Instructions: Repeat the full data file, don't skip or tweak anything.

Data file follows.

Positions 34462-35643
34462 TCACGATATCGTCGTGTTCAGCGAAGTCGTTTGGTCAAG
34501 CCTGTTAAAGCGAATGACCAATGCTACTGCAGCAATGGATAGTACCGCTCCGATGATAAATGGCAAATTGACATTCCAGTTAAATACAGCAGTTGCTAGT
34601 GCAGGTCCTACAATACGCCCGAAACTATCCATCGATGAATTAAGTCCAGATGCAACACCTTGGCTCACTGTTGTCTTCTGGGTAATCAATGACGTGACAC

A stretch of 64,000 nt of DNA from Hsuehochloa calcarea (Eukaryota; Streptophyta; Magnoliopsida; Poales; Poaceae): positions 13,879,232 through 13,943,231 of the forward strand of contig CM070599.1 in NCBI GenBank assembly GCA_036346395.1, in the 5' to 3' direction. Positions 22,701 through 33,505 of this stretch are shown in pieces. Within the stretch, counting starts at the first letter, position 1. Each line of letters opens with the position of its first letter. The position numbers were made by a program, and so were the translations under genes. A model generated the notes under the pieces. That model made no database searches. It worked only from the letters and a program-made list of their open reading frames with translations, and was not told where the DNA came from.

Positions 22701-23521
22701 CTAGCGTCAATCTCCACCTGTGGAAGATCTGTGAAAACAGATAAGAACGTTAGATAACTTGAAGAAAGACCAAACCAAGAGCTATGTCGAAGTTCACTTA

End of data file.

Positions 34462-35643
34462 TCACGATATCGTCGTGTTCAGCGAAGTCGTTTGGTCAAG
34501 CCTGTTAAAGCGAATGACCAATGCTACTGCAGCAATGGATAGTACCGCTCCGATGATAAATGGCAAATTGACATTCCAGTTAAATACAGCAGTTGCTAGT
34601 GCAGGTCCTACAATACGCCCGAAACTATCCATCGATGAATTAAGTCCAGATGCAACACCTTGGCTCACTGTTGTCTTCTGGGTAATCAATGACGTGACAC

A stretch of 64,000 nt of DNA from Hsuehochloa calcarea (Eukaryota; Streptophyta; Magnoliopsida; Poales; Poaceae): positions 13,879,232 through 13,943,231 of the forward strand of contig CM070599.1 in NCBI GenBank assembly GCA_036346395.1, in the 5' to 3' direction. Positions 22,701 through 33,505 of this stretch are shown in pieces. Within the stretch, counting starts at the first letter, position 1. Each line of letters opens with the position of its first letter. The position numbers were made by a program, and so were the translations under genes. A model generated the notes under the pieces. That model made no database searches. It worked only from the letters and a program-made list of their open reading frames with translations, and was not told where the DNA came from.

Positions 22701-23521
22701 CTAGCGTCAATCTCCACCTGTGGAAGATCTGTGAAAACAGATAAGAACGTTAGATAACTTGAAGAAAGACCAAACCAAGAGCTATGTCGAAGTTCACTTA